On November 23, Lucy Dhegrae kicks off a season-long artist residency at National Sawdust with the first of four concerts that together form an ambitious new project: The Processing Series. In advance of this concert, and those that will follow between now and next summer, Dhegrae talks us through the four commissions—and also the intensely personal story at the heart of her venture, which includes a very frank discussion of sexual assault.
If you or someone you know has been sexually assaulted, it’s never too late to get help. Call 800.656.HOPE (4673) or visit online.rainn.org to chat anonymously one-on-one with a trained staff member. RAINN (Rape, Abuse and Incest National Network) created and operates the National Sexual Assault Hotline, which provides free, confidential support for survivors of sexual assault and their loved ones. Los recursos están disponibles en español en rainn.org/es.
Ten years after she was raped, Lucy Dhegrae lost her voice.
It was six weeks into her freshman year at the University of Michigan that the young music major, just a few weeks shy of her 19th birthday, found herself at a house party. She spotted a guy, a tall, handsome freshman baseball player, across the room. “I decided at that moment, I’m gonna dance with him,” she recalls before approaching him.
Despite having had just one beer, Dhegrae soon began slipping in and out of consciousness. An inexperienced drinker, she wasn’t sure if this was being drunk or if something had been slipped into her can. Either way, she found herself back in the man’s dorm room.
She recalled that he repeatedly told her “It’s okay” as he struggled to get her clothes off. She recalled the disgust and the pain she felt as they had sex. Most humiliatingly, she recalled waking up on a cot, only to be shown off by the man – whose light was on and door open – to friends who stopped by to chat and eat pizza. This was the most humiliating aspect, she would later say: the feeling of being shown off “like an animal pelt or some dead trophy.”
It was 5am by the time that Dhegrae was able to slip out of the man’s dorm room and walk the mile or so distance back to hers, freezing in Michigan’s pre-dawn hours. “I remember while I was being assaulted just thinking, This does not have to be this way,” Dhegrae tells me earlier this month, sitting on her sofa and gesturing emphatically. “And that was so confusing.”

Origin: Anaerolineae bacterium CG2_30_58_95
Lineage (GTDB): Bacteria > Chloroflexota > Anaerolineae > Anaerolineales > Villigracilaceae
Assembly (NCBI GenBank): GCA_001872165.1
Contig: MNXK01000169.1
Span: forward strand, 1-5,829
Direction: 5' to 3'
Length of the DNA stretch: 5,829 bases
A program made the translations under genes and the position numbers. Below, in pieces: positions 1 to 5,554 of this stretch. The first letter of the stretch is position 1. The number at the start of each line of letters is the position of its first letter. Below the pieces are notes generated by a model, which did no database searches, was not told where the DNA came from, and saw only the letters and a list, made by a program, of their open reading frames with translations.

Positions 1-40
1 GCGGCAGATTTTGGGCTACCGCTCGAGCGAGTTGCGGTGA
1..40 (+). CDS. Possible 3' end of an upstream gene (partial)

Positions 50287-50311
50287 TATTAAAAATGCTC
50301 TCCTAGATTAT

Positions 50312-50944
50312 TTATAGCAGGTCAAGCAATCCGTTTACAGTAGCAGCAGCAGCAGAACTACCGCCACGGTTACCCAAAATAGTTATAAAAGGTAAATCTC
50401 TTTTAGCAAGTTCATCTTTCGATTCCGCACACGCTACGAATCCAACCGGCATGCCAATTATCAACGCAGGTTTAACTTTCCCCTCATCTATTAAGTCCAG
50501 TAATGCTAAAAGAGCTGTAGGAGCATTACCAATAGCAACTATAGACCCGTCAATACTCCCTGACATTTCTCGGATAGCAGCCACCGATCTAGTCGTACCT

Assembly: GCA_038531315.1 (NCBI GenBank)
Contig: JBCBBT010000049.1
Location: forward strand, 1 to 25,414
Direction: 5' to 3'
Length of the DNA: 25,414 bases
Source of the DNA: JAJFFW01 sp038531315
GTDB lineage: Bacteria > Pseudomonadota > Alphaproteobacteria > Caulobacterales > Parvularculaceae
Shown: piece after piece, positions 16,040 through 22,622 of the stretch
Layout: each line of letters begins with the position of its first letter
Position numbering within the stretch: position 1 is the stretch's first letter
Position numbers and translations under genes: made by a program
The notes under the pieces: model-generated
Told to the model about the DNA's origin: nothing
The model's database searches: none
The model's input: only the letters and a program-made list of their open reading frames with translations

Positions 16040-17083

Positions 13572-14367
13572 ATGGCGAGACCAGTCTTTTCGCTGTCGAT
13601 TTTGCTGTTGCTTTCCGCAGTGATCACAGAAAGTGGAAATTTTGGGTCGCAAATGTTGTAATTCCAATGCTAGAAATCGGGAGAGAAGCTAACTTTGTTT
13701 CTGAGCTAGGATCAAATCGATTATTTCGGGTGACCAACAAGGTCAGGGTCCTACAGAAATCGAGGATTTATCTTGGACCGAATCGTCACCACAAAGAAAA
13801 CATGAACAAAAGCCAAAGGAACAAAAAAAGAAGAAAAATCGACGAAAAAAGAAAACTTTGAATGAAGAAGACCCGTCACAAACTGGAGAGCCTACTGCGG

The confusion carried over into what happened next for Dhegrae, who tried to piece together, in the years before “consent” became a battle cry, what had just happened. Had this been rape? Dhegrae seemed to remember that, in order for it to be classified as such, she would have had to have said “No” three times (she did not). When she debriefed with her roommate, they agreed that it was a “rude” thing for the guy to have done. “I didn’t know how to characterize it,” she explained.
Having started school in 2003 some 600 miles away from Dhegrae’s campus – and having had a similar sexual experience during my own freshman year which generated the response “what an asshole” from supportive friends – I recognize this confusion that only gains clarity with hindsight. In the early 2000s, most campuses didn’t have discussions around consent. Orientation sessions around sex and dating on campus were more focused on “no glove, no love.”
Today, as Dhegrae concurs, the asshole would be more clearly seen as a criminal.
This early-aughts attitude, however, was not just endemic among students, but also within the university health center, where Dhegrae went a few days later to be examined. The inability to characterize the incident, by both Dhegrae and her doctor, meant that the case was never pursued while she was a student (she later followed up through several channels to at least have the incident on the record).
Years later, however, Dhegrae noted in her health file that the doctor wrote in her notes: “Had sexual encounter this weekend that went further than she intended.”
Dhegrae pieces this together: “So [she] understood that I intended it to not go that far, but [she] didn’t put it all together for me that that was rape.”
For nearly everyone else involved with this story, this is where the narrative ends. But for Dhegrae, it’s just the beginning. She would spend the next year “a full-blown alcoholic,” unconsciously trying to regain control over her own narrative. She forged ahead, graduating from Michigan in 2008 with a BM in Vocal Performance, and going on to receive her MM in Vocal Performance from Bard in 2012.
She moved to Brooklyn. She founded the Resonant Bodies Festival, which gives vocal performers 45-minutes carte-blanche sets, to do with as they please. A random sampling of the festival’s alumni includes Anthony Roth Costanzo, Caroline Shaw, Du Yun, Stephanie Blythe, and Pamela Z.
And it’s around that time that she lost her voice.
Seeing a laryngologist, Dhegrae was diagnosed with vocal fold paresis, affecting both sides of her vocal cords. If healthy, the vocal cords form a V shape, with each side meeting evenly in the middle to produce sound. For Dhegrae, her cords were sloped to one side, with one side of the cords only rising about 50 percent of the distance it was supposed to, forcing the other cord to make up the difference. Both sides had been left exhausted.
Dhegrae began to research what may have caused her paresis—which can be triggered by something as simple as a cold virus. It wasn’t long before she came across two medical journal articles that drew correlations between voice loss and victims of sexual assault who had not spoken out about it. She knew that this was her exact experience. Her means of communication was being psychosomatically obstructed by the trauma of her most significant incident of non-communication.
“I was just like, Oh, so I can’t be a singer,” Dhegrae recalls. “So I just spent the last eight years or so really gunning for this thing, and now I can’t even do anything with it.”
Her laryngologist recommended that she immediately begin rehabilitation therapy to see how much functionality of her vocal chords she could regain. Without a clear understanding of whether this was a new occurrence of paresis or not, the sooner she began to take action, the better. Six weeks of vocal therapy were followed by injections of Restylane into the muscles next to her vocal cords, in an attempt to restore a position closer to the healthy V shape.